Free Markets, Free People


Sure would hate to be a rocket scientist in NoKo right now

My guess is the population of rocket scientists (at least North Korean’s version of them) may be a bit smaller today.

For the new North Korean leader, Kim Jong-un, his government’s failure to put a satellite into orbit on Friday was a $1 billion humiliation.

[…]

The rocket reached only about 94 miles in altitude, far less than 310 miles required to place a satellite into orbit and, as North Korean officials liked to say, present “a gift” to the closest the North Koreans had to a heavenly God: Kim Il-sung.

[…]

“It is hard to imagine a greater humiliation,” a North Korea expert, Marcus Noland, said on his blog at the Web site of the Peter G. Peterson Institute for International Economics in Washington.

“The North Koreans have managed in a single stroke to not only defy the U.N. Security Council, the United States and even their patron China, but also demonstrate ineptitude,” Mr. Noland said. “Some of the scientists and engineers associated with the launch are likely facing death or the gulag as scapegoats for this embarrassment.”

Indeed.

And I don’t expect their ability to successfully launch a satellite to be enhanced by those who replace them.

There’s a very basic reason for that – even in such hard science areas as rocketry, their rise is based more in loyalty than ability.  Additionally, with little to no access to the outside world (except perhaps Iran), they must discover, through trial and error, many of the things more advanced countries learned decades ago.

And, of course when results like what happened yesterday yield “rewards” like death or the gulag, the rush to fill those vacancies and attempt the next launch are probably not among the highest priorities of whatever NoKo would consider its “brightest and best” in the field.

North Korea is a tragic joke.  Each time we’re led to believe they’ve developed something that threatens us all and they usually manage instead to embarrass themselves and to leave everyone questioning the hyperbole associated with the build up to their latest failed stunt.  They remind me more of a reckless kid with a chemistry set than a serious international threat.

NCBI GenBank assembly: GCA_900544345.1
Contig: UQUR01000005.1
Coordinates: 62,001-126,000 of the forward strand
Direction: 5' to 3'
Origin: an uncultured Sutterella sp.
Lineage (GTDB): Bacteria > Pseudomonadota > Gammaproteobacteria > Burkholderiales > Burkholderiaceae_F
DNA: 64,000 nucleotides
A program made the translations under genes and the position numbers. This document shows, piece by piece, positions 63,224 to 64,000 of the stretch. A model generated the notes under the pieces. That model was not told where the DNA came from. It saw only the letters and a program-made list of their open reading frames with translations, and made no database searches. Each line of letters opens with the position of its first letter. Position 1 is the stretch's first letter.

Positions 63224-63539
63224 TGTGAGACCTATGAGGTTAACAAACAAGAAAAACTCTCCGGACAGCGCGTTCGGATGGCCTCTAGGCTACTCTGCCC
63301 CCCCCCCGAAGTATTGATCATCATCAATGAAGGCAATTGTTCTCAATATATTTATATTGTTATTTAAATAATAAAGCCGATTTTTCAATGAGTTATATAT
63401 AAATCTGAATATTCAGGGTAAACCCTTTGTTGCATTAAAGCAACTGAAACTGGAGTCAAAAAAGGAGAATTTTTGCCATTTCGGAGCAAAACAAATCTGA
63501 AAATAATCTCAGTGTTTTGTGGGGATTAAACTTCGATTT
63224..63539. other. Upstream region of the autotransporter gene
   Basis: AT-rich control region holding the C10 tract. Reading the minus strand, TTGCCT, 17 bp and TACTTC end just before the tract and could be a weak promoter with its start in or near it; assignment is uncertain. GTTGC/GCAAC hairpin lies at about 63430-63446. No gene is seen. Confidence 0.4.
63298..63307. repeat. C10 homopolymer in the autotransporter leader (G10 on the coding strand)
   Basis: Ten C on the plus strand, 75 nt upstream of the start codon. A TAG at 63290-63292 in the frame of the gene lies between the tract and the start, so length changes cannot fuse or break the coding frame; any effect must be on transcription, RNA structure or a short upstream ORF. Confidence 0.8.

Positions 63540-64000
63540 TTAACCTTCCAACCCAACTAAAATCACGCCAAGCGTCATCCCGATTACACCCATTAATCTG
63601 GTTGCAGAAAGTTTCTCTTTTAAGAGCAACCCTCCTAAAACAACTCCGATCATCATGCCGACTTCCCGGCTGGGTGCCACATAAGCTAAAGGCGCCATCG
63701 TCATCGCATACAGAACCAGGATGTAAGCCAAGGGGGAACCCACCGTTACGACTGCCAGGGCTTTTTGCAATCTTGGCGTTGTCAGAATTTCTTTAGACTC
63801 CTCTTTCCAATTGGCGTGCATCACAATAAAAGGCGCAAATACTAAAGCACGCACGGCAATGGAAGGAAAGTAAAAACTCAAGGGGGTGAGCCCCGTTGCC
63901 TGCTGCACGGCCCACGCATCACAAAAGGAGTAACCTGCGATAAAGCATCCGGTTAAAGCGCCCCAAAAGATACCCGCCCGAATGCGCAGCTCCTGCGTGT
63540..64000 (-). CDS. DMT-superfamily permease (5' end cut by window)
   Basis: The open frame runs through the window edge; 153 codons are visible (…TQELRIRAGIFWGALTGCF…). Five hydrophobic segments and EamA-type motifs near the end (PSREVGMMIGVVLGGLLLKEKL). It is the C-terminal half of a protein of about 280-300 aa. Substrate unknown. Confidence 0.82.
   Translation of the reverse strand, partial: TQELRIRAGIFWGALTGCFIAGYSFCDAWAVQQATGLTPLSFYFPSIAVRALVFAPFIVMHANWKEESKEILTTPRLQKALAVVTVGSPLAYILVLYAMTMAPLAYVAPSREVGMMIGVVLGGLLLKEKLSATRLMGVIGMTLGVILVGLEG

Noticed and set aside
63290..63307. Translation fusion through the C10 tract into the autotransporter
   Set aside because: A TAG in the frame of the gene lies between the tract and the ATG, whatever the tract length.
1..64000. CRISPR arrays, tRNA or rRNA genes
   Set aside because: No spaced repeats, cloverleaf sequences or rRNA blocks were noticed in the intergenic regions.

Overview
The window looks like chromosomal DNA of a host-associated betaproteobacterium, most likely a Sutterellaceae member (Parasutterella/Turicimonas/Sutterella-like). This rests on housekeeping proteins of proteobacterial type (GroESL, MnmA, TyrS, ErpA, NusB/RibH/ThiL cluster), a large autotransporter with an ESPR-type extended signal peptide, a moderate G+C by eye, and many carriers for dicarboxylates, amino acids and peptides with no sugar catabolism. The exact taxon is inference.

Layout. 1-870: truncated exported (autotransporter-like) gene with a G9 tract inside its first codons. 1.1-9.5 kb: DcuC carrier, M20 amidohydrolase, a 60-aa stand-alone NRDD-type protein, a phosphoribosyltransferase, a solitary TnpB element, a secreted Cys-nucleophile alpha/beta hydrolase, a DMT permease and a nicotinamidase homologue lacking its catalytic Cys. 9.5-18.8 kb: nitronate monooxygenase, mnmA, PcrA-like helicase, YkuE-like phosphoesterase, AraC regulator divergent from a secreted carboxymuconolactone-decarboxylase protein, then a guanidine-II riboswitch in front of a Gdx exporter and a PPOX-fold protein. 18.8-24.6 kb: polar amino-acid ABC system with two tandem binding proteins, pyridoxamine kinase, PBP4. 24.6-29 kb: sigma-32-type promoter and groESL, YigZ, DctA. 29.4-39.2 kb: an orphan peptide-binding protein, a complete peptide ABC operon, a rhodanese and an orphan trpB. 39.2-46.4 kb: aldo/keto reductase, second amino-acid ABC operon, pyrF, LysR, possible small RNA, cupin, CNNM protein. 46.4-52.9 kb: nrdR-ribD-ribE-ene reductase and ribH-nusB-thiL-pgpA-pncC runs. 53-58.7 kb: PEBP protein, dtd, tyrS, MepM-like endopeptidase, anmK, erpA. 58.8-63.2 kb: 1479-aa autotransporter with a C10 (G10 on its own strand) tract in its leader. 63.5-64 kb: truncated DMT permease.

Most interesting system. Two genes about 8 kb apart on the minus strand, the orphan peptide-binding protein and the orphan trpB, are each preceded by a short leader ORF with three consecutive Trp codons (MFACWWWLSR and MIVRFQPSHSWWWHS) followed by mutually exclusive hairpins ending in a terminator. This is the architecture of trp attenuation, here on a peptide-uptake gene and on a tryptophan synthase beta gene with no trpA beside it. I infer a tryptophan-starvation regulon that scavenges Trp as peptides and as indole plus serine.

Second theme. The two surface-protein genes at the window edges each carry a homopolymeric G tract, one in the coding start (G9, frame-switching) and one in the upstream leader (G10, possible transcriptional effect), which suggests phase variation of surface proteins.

They are certainly a regional threat.  Any country with a million man army has to be taken seriously, at least conventionally.  But I think we can relax for the time being concerning ICBMs and nukes.  All they’re capable of right now is producing a rather expensive fireworks show.

As Zero Hedge said, “North Korea is redefining the term “minuteman”.

~McQ

Twitter: @McQandO

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21 Responses to Sure would hate to be a rocket scientist in NoKo right now

  • I can but hope the Iranians are either giving them information, or getting information from them.
    =================================================================================
    And yes, we were just this morning the ‘opening’ in employment that probably occurred in North Korean rocketry in the last 12 hours. I have to confess, there wasn’t much grief expressed.

  • You can’t but wonder why they haven’t tried the new and revised “China model” because the old model just doesn’t really work.

    • @Neo_ I think the Chinese (and enough of their leaders) were/are practical at heart. Clearly not so in NoKo.

      • OMG! I’m ERB……

        • @looker Just rearrange reality in your head, and it will be as if you never made that comment. Though slippage into visions of magenta caterpillars is always an attendant risk.

        • @Billy Hollis And the ample bosoms, don’t forget the bosoms!

      • @looker Just closely monitor yourself for any urge to say “…good and necessary” or “…20th Century thinking”. You may have caught it in time.

        • @Ragspierre If he ever includes a non-ironic use of “watch and learn”, we’ll know it’s too late.

        • @Ragspierre “You may have caught it in time”—jTo be sure.

      • @looker My personal experience with the Chinese is that they reward risk taking but, like the NoKo-s, provide no safety net for those who fail. The real difference between the two is that the Chinese have allowed risk taking in many more aspects of their society, while the NoKo-s are much more rigid. You almost get the feeling that NoKo leaders suffer from a greater degree of inadequacy.

  • The other term for “rocket scientist” in NoKo today…defector…

    • @Ragspierre If they are lucky. Very, very few people ever escape NK. Take a look at “The Aquariums of Pyongyang” for a depressing read.

  • We’re not seeing this right….we need to see it the way the Obama administration would play it…..NEW JOB OPPORTUNITIES, OPENINGS AVAILABLE, APPLY NOW!!!!

  • As I see it, North Korea’s recent rocket test failure, is a win-win situation for them. Consider the first nuclear payload going up and falling back to earth within the narrow confines of North Korea. Boom. The North Korean regime could very easily say that it was a missile from the United States. The sad part is a good chunk of our supposedly American press would believe them. In the meanwhile, can this be considered anything but a black eye for Obama’s a foreign policy?

    • @Eric Florack Yeah, but, Eric, they could do that with a few truck-loads of HE any time.

  • You mean like Ryongchon Station? http://en.wikipedia.org/wiki/Ryongchon_disaster

    Your point is taken, but my point is that this is so much reflexive CYA on the part of Pyongyang, anymore… and it’s not unlike what we’ve seen from other socialist dictators in the past. What I’m suggesting is that if the pattern holds true….